Revenge of the Fifty Foot Biker Movie

May 1 2009

The way that the entertainment industry has treated motorcycles and motorcycle culture has often, I think, been at odds with its true nature. This is of course true in most forms of “manufactured” entertainment. We see this in the way that the film and television industries simply spoon-feed us popular culture based on a combination of market research and our own distorted view of ourselves as a species. The motorcycle’s popularity as a pop culture icon rises and falls based on this, as witnessed in recent years with the (now waning) surge of prime-time TV exposure. During that time I had written a tongue-in-cheek column here on this very subject.

The release of a film last year that I only managed to see recently, prompted me to take a similar look at motorcycle culture in film. As a more than casual afficionado (and that is certainly more of an admission than a boast) of biker “B-movies”, I could write an entire book on the subject, but I write this as a simple celebration of the last five or so decades, with an encouraging nod to check out a current offering in this unfairly maligned genre.

Though I personally looked at productions like American Chopper and shook my head, for some reason I am drawn to these poorly made, often poorly acted films with little narrative structure and even less creativity in theme. I’m not talking about films like Easy Rider or On Any Sunday. The former is more a counterculture/social comment film than a motorcycle film, and the latter is truly one of the best, if not the best, actual “motorcycle” film ever made. No, I’m talking about Dennis Hopper as Chino, president of the Black Souls MC in The Glory Stompers, Peter Fonda and Bruce Dern in The Wild Angels. Yes, those ones and their kind. That these movies are never considered good by standards used in judging more mainstream films necessitates that they be viewed perhaps within the context of the genre itself; which is to say, we know they’re bad but let’s celebrate them anyway. In fact, stand up for them dammit.

I was disappointed recently after waiting over a year for the release of Hell Ride, the newest addition in a long though sporadic line of these awful ribbons of celluloid. Not disappointed in the film itself of course, and not disappointed in the poor reviews it received; that was expected. I was disappointed in that there wasn’t a theatre within 50 miles where I could see it. When a friend brought a DVD over a few months later I was glad to see that someone is keeping the tradition alive, particularly after a bleak period that for years, saw little more than Stone Cold and Harley Davidson and the Marlboro Man. Enough said.

Hell Ride is unique in that it’s meant to pay homage to all those terrible old “biker” movies from the late 1960’s and early 1970’s. Perhaps a dangerous undertaking if one is hoping to achieve commercial success, but then re-inventing something that was never any good to begin with suggests that the producers didn’t give a damn anyway, and that in itself is good. They’re an acquired taste, to be sure, but to those with an appreciation for these misunderstood masterpieces, it’s a modern day gem. To those unfamiliar with them, this is truly an excellent introduction. As gave this film an overall (and unfair) 1.1 out of 10, I offer this little counter review in its defense. To all the “critics” that slammed this movie, I give you a certain single digit biker salute.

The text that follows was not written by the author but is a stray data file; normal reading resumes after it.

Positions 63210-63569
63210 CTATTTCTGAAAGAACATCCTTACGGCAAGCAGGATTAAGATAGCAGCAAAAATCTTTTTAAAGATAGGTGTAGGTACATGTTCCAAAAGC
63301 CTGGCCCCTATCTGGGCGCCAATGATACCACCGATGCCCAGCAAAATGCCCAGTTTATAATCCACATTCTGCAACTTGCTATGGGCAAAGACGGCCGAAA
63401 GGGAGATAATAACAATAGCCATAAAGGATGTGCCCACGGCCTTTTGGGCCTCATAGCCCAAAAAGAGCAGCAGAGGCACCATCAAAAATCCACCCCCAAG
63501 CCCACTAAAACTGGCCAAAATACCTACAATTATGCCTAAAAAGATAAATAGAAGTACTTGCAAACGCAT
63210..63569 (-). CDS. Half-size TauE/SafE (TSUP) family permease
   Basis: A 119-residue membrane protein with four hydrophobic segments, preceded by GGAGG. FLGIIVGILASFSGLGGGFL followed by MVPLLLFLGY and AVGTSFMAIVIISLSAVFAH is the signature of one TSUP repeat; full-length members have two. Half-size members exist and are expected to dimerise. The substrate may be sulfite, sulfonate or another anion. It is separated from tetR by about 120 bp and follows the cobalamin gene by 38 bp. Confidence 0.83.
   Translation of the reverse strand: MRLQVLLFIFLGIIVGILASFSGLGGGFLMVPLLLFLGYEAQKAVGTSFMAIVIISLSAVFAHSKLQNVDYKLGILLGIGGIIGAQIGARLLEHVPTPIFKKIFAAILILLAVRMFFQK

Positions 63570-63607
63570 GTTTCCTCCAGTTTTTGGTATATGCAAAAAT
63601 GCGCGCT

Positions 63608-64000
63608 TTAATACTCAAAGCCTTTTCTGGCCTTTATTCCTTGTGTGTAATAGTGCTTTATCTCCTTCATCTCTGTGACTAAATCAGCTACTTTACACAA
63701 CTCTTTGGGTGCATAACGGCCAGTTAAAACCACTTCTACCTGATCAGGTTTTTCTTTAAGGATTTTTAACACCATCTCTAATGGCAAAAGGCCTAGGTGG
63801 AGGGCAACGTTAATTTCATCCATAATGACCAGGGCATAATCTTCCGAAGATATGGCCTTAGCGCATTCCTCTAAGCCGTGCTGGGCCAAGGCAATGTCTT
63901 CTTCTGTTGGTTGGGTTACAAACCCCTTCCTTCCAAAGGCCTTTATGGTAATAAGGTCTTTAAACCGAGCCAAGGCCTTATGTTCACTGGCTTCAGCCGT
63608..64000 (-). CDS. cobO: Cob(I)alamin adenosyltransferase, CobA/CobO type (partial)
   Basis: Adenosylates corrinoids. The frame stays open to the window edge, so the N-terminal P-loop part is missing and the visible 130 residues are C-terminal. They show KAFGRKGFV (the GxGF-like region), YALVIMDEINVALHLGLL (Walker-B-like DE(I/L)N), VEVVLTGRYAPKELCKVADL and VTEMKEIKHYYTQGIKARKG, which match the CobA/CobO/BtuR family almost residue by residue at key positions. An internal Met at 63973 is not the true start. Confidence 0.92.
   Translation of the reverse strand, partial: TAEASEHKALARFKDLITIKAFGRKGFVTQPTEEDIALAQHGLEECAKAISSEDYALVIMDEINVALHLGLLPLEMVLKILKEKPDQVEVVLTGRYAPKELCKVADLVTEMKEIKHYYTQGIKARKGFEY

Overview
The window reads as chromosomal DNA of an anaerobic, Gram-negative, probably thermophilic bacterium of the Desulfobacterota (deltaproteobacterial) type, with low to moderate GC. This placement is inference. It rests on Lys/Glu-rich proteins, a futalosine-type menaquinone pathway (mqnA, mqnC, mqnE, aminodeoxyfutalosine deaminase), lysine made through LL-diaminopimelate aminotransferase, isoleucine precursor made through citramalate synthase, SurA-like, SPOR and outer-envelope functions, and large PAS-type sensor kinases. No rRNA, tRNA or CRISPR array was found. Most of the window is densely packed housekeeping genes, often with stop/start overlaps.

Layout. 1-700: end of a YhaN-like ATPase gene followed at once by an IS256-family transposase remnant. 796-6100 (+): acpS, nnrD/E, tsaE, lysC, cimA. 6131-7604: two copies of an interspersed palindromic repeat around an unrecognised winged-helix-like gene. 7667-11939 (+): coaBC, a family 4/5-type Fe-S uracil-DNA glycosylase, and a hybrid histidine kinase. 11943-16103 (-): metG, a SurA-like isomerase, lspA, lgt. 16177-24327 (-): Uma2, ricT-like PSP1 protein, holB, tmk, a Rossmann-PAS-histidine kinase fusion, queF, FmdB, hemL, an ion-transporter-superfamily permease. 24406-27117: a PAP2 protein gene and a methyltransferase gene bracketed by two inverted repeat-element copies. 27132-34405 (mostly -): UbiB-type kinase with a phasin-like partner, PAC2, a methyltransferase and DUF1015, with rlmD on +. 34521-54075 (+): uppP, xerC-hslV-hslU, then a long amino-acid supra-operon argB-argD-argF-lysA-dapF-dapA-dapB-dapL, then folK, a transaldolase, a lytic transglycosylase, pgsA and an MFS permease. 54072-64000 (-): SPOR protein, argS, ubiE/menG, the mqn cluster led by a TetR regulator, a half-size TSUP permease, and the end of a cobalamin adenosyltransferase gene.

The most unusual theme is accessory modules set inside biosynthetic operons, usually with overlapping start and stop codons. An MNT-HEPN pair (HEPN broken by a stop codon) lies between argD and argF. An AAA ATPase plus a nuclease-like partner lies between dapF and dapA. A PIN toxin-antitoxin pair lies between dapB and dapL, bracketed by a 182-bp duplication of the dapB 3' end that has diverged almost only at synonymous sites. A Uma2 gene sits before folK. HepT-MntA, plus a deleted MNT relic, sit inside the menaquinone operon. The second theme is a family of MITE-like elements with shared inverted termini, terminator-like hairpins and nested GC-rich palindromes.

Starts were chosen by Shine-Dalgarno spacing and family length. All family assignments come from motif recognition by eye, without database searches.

No plot spoilers here (and yes, there is a plot), just a mention of a few things that those in the know will understand. For example, a great combination of bikes including ratty shovelheads, Indians, springers, Triumphs, BSA’s, and even at least one “Exile” looking sled thrown in for good measure. Oh, and the shovelheads actually sound like shovelheads, for those that know the difference…

The cast includes Michael Madsen as the Gent (no academy award winning performance here, but hey wtf) and Eric Balfour as Commanche. Those familiar with Lock, Stock and Two Smoking Barrels will recognize Vinnie Jones as Billy Wings. In addition, three parts are played by those from the golden age of biker films, including director Larry Bishop as Pistolero, president of the Victors MC. It’s worth the five dollar rental just to see Dennis Hopper riding an Indian sidehack, and David Carradine makes a cameo as The Deuce. We never know why he’s called The Deuce but really… does it matter?

There’s plenty of skin, plenty of great road shots, and much more graphic violence and language than found in its predecessors (though this simply speaks to its prevalence in contemporary film generally). There’s a great exposition of the legendary biker “wing patch” colour code, a few memorable quotes, ”Readin’ the situation exactly right, is how come I’m the prez”–and plenty of the three B’s.

Maybe it’s because I ride that I look at these movies with a slightly different attitude, but to those pretentious critics that see the film as pretentious itself somehow, I say jeez lighten up. It’s got all the right stuff. Rather than look back with nostalgia and attribute qualities that were likely never there to these exploitive Grindhouse films, just enjoy them for what they are. They were bad then and they’re bad now, but that’s what makes them enjoyable.

For some reason I feel I should mention here that I have actually studied film and genre at University level, as if it somehow qualifies my opinion in my defense of this film. It is really beside the point I’m making though. This movie just makes me want to put some crazy Z-bars on my bike. And swear a lot. MMM


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